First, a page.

They need to understand what Dr. Mahathir of Malaysia meant when he said that rich countries are those with rich neighbours. The gulf countries have started to realise that the security and stability of Yemen directly affects them positively, and because poor and struggling countries export their problems to border nations. It is not out of charity that oil rich countries should help poorer countries; it is in fact for their own good. A sense of unity should be encouraged. Unfortunately, Arab countries though they have so much in common, do not feel one. Otherwise why would Iraq, Palestine, Sudan and Lebanon go through what they are going through today?
Explain the role of media persons like yourself and media organizations in reforming the region? What are steps yet to be taken by the Arab media?
Yemeni minds, for instance are quite sharp but if you limit them to routine and deprive them of the basic resources to do their work creatively then you get turn them into what the majority of Yemeni reporters are today. They barely make a living, covering workshops in a tedious fashion, repeating themselves. They are shoved aside, humiliated while trying to do their job, especially by the security people. How do people under these conditions get basic information then? True journalism needs space and facilities; without these two then there is no true journalism. In the Yemen Times for example, the first thing we do is remind ourselves and our staff of our mission statement: which is to provide objective, accurate and constructive information to promote freedom and human rights. Then we investigate the issues of our community and the concerns of our readership and provide them with a platform of knowledge. This is about a mission, about space, freedom and facilities.
What are the exciting positive developments you are witnessing in the region? What are you optimistic about? What gives you hope?
The most exciting issue is that we are trying new things and testing new boundaries we never thought of in the past. I feel very optimistic about the fact that I am able to connect and communicate with almost everyone around the globe. I am so glad there is something called Internet. Otherwise I would not have been able to have this interview with you easily. We are constantly evolving and learning. In a way, I think it is a positive thing that we are not the pioneers of today and that we try to develop and build on the successes of the developed world. At least this way we have the opportunity to see where we are going and become smarter in our choices. With limited resources and time, we don’t have the luxury of trial and error.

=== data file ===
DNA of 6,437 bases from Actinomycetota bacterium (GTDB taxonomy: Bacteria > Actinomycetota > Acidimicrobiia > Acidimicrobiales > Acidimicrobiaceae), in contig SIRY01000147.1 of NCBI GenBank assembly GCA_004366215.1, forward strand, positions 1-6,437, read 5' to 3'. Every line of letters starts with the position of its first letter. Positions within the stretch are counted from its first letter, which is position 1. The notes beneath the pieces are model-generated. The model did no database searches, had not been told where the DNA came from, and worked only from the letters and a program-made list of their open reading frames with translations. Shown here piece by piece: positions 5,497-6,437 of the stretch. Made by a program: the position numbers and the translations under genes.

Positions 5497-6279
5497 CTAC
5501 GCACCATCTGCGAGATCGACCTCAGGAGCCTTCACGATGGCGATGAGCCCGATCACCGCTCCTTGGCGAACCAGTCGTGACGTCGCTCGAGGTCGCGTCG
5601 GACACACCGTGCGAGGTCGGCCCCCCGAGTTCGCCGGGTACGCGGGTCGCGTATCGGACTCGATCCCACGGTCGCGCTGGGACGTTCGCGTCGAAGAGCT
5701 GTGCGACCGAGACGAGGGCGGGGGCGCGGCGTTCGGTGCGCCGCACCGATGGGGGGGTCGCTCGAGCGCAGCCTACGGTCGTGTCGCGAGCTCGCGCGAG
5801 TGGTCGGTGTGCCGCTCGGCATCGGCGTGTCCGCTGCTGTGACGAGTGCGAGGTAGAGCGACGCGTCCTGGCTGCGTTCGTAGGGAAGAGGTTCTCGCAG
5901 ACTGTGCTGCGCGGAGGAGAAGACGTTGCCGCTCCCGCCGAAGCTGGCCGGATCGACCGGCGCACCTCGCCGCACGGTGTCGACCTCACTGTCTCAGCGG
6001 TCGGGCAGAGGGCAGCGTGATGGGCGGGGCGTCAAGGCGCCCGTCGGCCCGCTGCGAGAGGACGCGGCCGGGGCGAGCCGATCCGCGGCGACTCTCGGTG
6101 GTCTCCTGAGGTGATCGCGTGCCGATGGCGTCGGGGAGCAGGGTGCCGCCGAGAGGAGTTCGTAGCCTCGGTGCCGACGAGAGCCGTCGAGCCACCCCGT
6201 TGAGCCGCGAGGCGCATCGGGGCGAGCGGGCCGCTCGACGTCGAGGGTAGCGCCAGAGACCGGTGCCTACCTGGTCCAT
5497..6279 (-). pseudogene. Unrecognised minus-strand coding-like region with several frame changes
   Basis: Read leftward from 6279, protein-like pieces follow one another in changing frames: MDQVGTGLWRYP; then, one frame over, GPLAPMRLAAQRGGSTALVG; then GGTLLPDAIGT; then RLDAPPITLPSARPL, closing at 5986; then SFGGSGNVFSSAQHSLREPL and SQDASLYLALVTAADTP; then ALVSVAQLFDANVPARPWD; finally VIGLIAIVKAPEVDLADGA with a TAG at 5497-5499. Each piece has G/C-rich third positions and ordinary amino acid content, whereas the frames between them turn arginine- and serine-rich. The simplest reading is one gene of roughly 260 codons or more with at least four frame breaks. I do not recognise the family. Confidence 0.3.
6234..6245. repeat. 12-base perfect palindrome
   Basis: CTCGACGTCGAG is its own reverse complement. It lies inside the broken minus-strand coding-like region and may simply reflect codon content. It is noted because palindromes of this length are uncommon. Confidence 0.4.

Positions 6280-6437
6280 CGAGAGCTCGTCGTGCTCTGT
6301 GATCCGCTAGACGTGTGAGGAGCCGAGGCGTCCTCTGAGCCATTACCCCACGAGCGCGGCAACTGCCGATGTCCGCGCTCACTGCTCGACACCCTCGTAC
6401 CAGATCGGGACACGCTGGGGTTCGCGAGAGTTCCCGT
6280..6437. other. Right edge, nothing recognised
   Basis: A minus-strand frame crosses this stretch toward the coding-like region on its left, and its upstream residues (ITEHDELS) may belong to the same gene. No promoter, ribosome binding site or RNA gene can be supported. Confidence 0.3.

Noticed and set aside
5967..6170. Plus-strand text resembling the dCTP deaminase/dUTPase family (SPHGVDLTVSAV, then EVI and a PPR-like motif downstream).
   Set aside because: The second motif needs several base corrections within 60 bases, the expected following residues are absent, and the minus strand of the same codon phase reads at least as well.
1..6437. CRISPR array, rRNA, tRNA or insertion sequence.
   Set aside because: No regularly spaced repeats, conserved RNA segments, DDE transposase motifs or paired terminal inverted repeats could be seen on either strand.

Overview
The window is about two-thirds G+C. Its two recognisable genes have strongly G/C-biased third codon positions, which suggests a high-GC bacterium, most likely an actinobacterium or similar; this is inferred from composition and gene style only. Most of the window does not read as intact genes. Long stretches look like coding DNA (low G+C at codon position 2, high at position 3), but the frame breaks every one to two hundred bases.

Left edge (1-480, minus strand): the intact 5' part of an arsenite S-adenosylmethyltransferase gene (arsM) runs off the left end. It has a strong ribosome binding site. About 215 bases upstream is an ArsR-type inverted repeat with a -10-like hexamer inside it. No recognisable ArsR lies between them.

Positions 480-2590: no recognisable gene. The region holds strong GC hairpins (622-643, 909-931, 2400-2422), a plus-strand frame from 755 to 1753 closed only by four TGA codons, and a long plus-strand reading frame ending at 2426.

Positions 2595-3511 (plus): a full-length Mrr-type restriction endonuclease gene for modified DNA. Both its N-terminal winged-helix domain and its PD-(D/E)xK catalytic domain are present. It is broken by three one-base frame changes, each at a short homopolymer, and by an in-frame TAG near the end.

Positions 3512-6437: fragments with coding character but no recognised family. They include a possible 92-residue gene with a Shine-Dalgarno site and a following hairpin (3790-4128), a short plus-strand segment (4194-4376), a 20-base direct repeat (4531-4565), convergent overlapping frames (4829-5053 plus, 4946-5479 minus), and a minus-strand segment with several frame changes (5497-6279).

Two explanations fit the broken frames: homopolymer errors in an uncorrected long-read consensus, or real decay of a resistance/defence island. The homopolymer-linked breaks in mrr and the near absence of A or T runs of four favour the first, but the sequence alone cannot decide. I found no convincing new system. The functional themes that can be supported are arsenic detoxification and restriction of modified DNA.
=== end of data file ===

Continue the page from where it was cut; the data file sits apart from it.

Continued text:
You have described some of the interesting developments from a global communication and internet standpoint. As the editor of Yemen Times and from a journalistic standpoint, what are a) the specific developments and examples in the Arab region that you personally have noticed, that you find interesting and will result in a positive outcome.
I like it when I see more women driving cars in Yemen. I like it when I see more people going to internet cafes and it brightens my day when I hear Yemenis speaking good English or other languages.
My ambition for Yemen is to join the rest of the world in its development. I feel so cut out of the race and isolated from the evolution taking place around us. But whenever I see people reading, when you travel, while having coffee or in the park, is when I know we are heading in the right direction. Until Yemenis learn to love and appreciate knowledge, we would remain where we are.
Your parting message/advice for the Middle East/ the world...
I would like from the heart of my heart to plead with our people not to be deceived with the way things look. We are being brainwashed that we are not strong or worthy. The truth is that we are. We just need to look within ourselves and find the energy to stand up and struggle.
I will leave you all with a story. Imagine a small ant trapped in a box with an open lid. Imagine that the ant does not know how to look up and keeps walking around and around in the same area. Every time the ant hits the box wall it turns and continues to walk in other directions again. What would happen if the ant learned to look up? I think it is time for us to look up and find our way out.